Eligible Activities for BOI Incentives
In order to qualify for BOI requirement, a company must engage in at least one of the eligible business activities listed by the board. The categories from BOI requirement activities are:
BOI Requirement Criteria for Granting Investment Incentives
There are two types of BOI incentives: activity-based and technology-based incentives. The criteria are stated below:
Are there any dedicated areas to further support the ease of doing business in Thailand from the BOI incentives?
Industrial Estates in Thailand
Regulated by the Industrial Estate Authority of Thailand (IEAT). There are also industrial parks and zones that are privately-owned and operated by the developers.
Special Economic Development Zones (SEZ)
The SEZ are in border areas contiguous to Myanmar, Laos, Cambodia, and Malaysia. There are 13 industrial groups supported by BOI incentives within these zones.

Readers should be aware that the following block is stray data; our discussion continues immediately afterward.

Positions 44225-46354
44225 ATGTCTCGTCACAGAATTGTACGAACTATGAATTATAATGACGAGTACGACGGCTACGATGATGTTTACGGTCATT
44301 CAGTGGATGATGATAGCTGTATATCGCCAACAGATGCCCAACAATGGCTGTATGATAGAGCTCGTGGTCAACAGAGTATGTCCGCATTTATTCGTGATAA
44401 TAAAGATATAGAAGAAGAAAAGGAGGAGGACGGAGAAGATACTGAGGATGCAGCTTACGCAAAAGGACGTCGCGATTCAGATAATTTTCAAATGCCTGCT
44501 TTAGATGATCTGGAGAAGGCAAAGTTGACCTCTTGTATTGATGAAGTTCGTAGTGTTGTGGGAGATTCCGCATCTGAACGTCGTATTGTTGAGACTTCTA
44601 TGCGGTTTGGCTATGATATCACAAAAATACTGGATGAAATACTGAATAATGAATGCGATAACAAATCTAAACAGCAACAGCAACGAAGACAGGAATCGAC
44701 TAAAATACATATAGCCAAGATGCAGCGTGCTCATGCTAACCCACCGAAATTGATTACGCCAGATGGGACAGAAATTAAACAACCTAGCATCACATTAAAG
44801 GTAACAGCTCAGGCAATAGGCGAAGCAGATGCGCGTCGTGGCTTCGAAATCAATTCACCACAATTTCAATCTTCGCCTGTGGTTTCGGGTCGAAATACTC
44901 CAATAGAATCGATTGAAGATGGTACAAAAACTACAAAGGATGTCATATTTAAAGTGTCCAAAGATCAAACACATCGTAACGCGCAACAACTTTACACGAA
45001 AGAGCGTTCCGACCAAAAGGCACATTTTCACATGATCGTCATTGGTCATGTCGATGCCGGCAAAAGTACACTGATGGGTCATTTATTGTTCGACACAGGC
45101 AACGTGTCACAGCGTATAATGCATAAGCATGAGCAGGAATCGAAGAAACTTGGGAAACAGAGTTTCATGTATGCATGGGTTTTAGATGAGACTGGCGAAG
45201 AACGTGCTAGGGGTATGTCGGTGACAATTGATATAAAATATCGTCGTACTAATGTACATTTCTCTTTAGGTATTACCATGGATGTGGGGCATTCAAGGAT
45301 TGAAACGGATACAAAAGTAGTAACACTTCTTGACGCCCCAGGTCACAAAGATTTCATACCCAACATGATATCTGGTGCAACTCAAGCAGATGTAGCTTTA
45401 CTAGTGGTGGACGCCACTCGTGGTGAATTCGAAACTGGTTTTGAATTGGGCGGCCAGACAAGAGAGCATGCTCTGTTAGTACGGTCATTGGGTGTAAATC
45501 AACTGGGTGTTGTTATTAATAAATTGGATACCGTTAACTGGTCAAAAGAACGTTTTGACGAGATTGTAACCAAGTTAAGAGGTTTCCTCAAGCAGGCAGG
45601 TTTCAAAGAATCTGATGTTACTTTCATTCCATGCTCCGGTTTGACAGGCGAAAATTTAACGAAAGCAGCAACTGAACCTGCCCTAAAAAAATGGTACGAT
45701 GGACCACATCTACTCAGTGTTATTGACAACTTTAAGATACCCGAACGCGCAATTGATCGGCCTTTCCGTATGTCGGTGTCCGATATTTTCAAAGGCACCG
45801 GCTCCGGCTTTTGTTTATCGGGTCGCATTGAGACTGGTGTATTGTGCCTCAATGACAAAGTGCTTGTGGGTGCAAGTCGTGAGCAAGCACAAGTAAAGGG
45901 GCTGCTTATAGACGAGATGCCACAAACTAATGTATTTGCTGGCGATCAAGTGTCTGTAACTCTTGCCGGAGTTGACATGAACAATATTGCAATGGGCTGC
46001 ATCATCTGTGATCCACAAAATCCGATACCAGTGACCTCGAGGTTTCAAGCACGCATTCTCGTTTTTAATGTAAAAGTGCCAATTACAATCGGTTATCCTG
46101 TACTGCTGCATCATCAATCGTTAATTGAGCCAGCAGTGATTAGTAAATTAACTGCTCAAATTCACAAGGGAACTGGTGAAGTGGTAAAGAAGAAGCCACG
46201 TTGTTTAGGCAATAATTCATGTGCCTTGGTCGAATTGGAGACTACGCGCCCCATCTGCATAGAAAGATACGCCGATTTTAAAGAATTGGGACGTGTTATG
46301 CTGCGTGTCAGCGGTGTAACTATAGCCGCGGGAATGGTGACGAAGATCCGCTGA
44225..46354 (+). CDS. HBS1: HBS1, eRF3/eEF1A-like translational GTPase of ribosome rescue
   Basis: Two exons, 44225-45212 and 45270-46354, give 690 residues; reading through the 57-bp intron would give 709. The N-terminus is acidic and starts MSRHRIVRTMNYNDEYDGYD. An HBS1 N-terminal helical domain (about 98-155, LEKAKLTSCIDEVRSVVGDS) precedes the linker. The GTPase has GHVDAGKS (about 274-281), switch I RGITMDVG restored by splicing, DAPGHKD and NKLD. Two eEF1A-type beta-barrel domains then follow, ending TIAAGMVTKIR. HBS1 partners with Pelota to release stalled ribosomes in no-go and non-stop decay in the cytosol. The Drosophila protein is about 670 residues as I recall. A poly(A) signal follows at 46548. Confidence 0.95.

Eastern Economic Corridor (EEC)
The EEC is an ASEAN-leading economic zone for industrial, infrastructure, and urban development across the three provinces of Chonburi, Rayong, and Chachoengsao.
How long does it take to incorporate the BOI company?
BOI license may be a rather complex process to undergo. The timeline can be between 3-6 months depending on the complexity of the business and the responsiveness of the applying company. MPG suggested incorporating the company as a Thai LLC first while waiting to get the BOI license, so said company doesn’t need to wait for months to operate the business in Thailand.